The two artists collaborated again last year, when the band’s eighteen-minute-long epic “Nights Fall On Hoboken,” from And Then Nothing, was remixed to soundtrack a live slideshow of selections from the photographer’s most recent series, Cathedral of the Pines. “My photographs are about the moment of transition between before and after,” Crewdson said in that same 2006 interview. The images that span the 100-plus pages of Twilight are a combination of indoor and outdoor shots; people in their homes or out along the barren streets. They tend to be stiff, either standing idle or sedentary, and their visages are solemn, or indecipherable. Crewdson’s lighting is meticulously patterned and distributed. When employed, it strikes through just a portion of the picture rather than completely brightening over the darkness of night, acting like a stage light borne by the natural world.
As grounded, literally, as “Beer Dream” and the rest of Twilight are in a seemingly real world, Crewdson’s art simultaneously exists on an alternate plane wrought with self-contradictions. Upon first glance, “Beer Dream” is precisely detailed in its layout, yet it looks intensely ambiguous a second later. Depicted is the banality of real life, yet an unrealness lurks beneath, which compromises its entire nature.
The music on that 2002 collaboration between the two artists, And Then Nothing, integrates “conscious” aspects into an “unconscious” setting: musical approaches Yo La Tengo had familiarized themselves with previously and been known for, incorporated into an album that marked their foray into ambient sounding territory. It seems as if Crewdson does the reverse of Yo La Tengo, integrating unconscious into the conscious—yet the approaches are symbiotic. Both artists represent and depict the same kind of imaginary, in which banality scintillates preternatural.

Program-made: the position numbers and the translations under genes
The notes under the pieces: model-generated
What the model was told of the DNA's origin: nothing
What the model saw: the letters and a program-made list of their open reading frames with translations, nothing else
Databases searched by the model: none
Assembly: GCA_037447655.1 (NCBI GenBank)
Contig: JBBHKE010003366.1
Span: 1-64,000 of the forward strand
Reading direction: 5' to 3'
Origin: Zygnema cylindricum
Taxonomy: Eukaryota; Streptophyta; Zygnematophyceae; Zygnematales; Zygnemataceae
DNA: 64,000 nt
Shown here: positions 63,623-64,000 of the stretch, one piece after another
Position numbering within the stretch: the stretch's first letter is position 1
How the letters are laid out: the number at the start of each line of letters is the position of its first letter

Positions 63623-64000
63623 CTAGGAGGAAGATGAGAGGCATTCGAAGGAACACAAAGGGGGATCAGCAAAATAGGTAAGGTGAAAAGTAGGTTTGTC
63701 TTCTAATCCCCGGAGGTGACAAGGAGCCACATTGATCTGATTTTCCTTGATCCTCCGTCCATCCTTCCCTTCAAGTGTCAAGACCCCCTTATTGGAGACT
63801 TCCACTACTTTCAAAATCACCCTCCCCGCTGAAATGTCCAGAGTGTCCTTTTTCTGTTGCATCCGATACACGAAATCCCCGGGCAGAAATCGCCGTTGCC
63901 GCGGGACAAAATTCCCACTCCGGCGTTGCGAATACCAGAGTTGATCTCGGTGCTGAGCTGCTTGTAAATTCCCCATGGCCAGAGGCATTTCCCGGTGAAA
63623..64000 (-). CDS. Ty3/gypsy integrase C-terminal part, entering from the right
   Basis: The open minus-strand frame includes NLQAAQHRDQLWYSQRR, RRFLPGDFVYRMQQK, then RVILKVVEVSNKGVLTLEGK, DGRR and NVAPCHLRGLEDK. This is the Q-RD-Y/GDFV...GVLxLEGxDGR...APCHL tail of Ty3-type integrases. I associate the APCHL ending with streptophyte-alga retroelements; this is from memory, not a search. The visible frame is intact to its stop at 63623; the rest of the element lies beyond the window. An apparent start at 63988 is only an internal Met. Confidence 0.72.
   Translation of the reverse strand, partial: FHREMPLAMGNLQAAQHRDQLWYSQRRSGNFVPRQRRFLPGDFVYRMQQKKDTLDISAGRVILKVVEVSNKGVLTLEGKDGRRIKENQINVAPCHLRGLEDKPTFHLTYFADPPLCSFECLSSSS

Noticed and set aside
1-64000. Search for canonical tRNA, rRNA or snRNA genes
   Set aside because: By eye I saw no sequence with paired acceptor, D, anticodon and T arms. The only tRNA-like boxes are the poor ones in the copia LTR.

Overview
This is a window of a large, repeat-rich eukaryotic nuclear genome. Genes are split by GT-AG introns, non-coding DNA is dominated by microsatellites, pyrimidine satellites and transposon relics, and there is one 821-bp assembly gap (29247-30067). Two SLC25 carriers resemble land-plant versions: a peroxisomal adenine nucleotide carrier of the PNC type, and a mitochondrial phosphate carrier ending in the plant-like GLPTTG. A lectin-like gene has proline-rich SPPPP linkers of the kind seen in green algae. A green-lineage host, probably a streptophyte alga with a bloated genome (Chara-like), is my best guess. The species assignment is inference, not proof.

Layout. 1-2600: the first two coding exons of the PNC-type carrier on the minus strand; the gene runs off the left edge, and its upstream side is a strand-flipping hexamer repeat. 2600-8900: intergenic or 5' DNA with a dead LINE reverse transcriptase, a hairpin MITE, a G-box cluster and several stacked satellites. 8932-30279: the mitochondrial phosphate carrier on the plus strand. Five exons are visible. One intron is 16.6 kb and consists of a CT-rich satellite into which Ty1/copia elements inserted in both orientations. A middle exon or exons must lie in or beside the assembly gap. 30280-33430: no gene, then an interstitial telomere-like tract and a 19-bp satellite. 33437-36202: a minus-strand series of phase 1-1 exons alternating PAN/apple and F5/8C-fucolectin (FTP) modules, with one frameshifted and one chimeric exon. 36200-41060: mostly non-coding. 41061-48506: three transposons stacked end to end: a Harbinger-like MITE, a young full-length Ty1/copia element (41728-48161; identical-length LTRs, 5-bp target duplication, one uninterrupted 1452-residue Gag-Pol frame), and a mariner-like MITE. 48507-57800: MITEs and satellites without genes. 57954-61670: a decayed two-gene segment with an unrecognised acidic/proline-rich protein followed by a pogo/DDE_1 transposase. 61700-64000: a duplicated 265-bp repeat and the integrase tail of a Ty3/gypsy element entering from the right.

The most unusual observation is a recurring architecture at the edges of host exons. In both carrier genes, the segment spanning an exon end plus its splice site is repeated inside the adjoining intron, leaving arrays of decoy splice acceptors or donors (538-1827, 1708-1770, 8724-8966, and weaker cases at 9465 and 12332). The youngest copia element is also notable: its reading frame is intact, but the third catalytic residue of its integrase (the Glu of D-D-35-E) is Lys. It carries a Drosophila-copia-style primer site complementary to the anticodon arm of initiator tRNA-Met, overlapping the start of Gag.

I think where my aunt lives would be a great place for Crewdson to come and plot a series one day. It’s a gated community of fully painted white, three-story homes, bunched together in groups of two or three; trees line the roads, forest engulfs the perimeter; it’s always quiet. My aunt’s place is on the periphery, right by another set of gates that leads to another community of homes. Since I was kid, I’ve wondered what it looks like over there, if the path goes on forever to gate-after-gate leading to community-after-community. But my parents have never allowed me to pursue this path; it would’ve been trespassing, they’ve said. For all I know, my yearning unresolved, that’s where the preternatural has been burgeoning for years.
A Crewdsonian pastiche comes to mind. The front lawn of my aunt’s home, the known, gets cast in darkness, save the muffled room-light discernible through the windows. But an expanding orb of brightness towards which I’m gazing, akin to Beer Dream’s beam of light, bulges from the left-side of the frame—just on the cusp of that gate, conduit to the unknown. No objectivity; no subjectivity. No hint at whether this is right after a family dinner, or a dream of that precise right-after. I’m just standing outside, waiting for my parents and sister, about to get back in the car.